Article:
Without any direct pressure from the Palestine solidarity movement, Beth Oloth Charitable Organization lost its charitable status two years ago for “increasing the efficiency and effectiveness of the Israeli armed forces.” With $61 million raised in 2017, it was also cited for funding projects in the occupied West Bank.

A number of registered charities also support settlement projects directly or indirectly. The Jewish National Fund of Canada built Canada Park on the remnants of three Palestinian villages in the West Bank that Israel occupied after the June 1967 war. For its part, Christian Friends of Israeli Communities has said it “provides financial” support to “the Jews currently living in Biblical Israel—the communities of Judea and Samaria” (occupied West Bank).

Many legal experts believe organizations that support or enable the military occupation of Palestinian land should also be excluded from receiving taxpayer subsidies.

According to a 2003 CRA directive, the organization is supposed to promote racial equality. Yet the Jewish National Fund, which raised $7.7 million for Israeli projects in 2018, practices a form of legalistic discrimination outlawed by the Canadian Supreme Court seven decades ago. A serious investigation of registered Canadian charities operating in Israel would likely uncover support for other apartheid-upholding organizations in Israel.

In fact, the entire thrust of Israel-focused charity funding is designed to expand the footprint of Jewish housing development into new areas, isolating Arab neighbourhoods and making it impossible to create a Palestinian state with contiguous borders.

Often framed as poverty alleviation, few of the aforementioned Canadian donations actually reach the poorest individuals living under Israel’s control. In essence, none of this taxpayer-subsidized money supports Palestinians in Gaza or the West Bank, or Arab Israelis who make up the poorest 50 percent in the country.

While not against current CRA regulations, there is a strong argument to be made against Canadian taxpayers subsidizing donations to hospitals, universities, and other institutions in Israel proper.

Is it right for all Canadians to pay a share of some individuals’ donations to a country with a GDP equal to Canada’s? How many Canadian charities funnel money to Sweden or Japan? Is the Israeli government subsidizing Canadian orchestras, museums, guide dog centres, nature conservancies, universities, and hospitals?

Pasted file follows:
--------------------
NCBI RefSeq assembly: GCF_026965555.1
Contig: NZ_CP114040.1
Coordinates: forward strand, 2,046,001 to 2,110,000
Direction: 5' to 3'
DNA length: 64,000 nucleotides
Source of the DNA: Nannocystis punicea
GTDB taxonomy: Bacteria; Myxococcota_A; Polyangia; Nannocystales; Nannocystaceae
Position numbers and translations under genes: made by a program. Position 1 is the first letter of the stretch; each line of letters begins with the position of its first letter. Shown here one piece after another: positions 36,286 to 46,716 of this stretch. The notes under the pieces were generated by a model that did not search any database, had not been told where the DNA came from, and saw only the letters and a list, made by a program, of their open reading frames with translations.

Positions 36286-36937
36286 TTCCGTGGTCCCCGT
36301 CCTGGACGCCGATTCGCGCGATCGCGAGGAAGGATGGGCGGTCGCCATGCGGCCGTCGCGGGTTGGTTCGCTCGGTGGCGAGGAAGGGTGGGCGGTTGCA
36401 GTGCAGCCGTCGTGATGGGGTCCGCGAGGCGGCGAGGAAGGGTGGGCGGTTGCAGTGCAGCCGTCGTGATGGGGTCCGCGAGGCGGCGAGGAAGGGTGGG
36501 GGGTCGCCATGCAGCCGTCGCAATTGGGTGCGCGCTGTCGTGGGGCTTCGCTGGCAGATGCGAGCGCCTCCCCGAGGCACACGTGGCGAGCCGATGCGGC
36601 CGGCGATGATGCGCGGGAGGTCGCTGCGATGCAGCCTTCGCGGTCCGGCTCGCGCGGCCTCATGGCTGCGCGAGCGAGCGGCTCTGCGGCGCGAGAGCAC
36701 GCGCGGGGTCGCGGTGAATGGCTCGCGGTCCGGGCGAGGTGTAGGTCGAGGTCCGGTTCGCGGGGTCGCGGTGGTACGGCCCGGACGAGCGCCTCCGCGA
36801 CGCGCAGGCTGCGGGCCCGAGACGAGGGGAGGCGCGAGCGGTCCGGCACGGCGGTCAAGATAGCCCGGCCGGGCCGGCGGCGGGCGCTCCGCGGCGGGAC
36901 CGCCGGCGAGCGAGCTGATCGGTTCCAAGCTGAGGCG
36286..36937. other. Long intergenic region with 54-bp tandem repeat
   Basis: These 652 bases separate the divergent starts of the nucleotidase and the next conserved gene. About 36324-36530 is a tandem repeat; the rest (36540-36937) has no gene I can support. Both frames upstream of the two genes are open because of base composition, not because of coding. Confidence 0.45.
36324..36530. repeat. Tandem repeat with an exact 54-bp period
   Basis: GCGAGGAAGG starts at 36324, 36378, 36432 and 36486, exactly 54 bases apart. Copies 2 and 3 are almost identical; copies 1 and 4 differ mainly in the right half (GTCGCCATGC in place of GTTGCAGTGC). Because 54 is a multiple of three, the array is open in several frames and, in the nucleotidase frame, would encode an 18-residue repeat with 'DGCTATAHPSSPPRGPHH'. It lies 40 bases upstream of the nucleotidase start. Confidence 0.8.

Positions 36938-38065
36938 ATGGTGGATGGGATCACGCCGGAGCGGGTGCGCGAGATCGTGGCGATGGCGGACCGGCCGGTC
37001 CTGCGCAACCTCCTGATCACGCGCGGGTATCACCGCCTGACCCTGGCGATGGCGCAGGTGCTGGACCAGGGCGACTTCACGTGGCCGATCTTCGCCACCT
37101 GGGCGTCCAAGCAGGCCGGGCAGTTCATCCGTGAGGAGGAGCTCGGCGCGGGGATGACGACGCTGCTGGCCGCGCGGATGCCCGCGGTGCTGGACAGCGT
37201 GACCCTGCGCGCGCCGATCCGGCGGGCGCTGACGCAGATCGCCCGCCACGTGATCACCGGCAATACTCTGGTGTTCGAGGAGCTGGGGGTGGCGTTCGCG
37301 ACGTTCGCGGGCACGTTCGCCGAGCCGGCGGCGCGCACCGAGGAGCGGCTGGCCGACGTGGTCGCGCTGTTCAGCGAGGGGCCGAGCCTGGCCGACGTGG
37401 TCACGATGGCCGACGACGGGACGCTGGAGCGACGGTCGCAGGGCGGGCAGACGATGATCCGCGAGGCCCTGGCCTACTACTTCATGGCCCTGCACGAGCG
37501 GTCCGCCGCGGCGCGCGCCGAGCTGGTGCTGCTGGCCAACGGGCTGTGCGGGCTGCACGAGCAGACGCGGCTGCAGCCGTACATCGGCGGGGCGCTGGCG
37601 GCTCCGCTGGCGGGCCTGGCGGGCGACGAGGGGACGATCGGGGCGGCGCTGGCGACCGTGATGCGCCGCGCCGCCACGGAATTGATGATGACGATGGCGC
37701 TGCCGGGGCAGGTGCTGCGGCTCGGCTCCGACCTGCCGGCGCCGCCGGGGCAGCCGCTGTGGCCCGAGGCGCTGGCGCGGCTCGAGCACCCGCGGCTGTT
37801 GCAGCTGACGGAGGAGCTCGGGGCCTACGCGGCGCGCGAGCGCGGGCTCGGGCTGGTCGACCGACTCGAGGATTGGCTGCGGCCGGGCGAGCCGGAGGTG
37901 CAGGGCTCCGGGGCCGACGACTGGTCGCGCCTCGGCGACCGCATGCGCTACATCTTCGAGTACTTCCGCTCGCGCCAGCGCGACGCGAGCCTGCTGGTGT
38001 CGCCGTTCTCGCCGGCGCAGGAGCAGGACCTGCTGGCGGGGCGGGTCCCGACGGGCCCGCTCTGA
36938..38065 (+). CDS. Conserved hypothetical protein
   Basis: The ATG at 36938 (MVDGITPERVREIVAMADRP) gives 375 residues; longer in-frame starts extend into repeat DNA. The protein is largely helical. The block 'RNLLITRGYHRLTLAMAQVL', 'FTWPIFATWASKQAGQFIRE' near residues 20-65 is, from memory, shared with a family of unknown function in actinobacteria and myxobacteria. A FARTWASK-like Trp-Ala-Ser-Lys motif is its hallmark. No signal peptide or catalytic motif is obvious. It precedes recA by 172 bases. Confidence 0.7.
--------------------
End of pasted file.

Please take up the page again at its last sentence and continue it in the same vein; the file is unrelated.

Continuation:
Indeed, among the registered charities that raised over a quarter billion dollars for Israel-focused projects in 2018 are Canadian Friends of the Israel Guide Dog Center for the Blind, the Canadian Society for the Protection of Nature in Israel, Canadian Friends of the Israel Philharmonic Orchestra, the Canadian Association For Labor Israel, and the Canadian Friends of Israel Museum.

Irrespective of CRA regulations, activists who promote the aims of the Boycott, Divestment and Sanctions movement should push to outlaw donations to Israel until it complies with international law.

It is important for the Palestine solidarity movement to challenge subsidized charitable donations to Israel. The demand isn’t only about pressing the CRA to apply its own rules, but it’s also a way for the federal government to save taxpayers’ money while holding an apartheid state accountable for its crimes.

Yves Engler has been dubbed “one of the most important voices on the Canadian Left today” (Briarpatch), “in the mould of I.F. Stone” (Globe and Mail), and “part of that rare but growing group of social critics unafraid to confront Canada’s self-satisfied myths” (Quill & Quire). He has published nine books.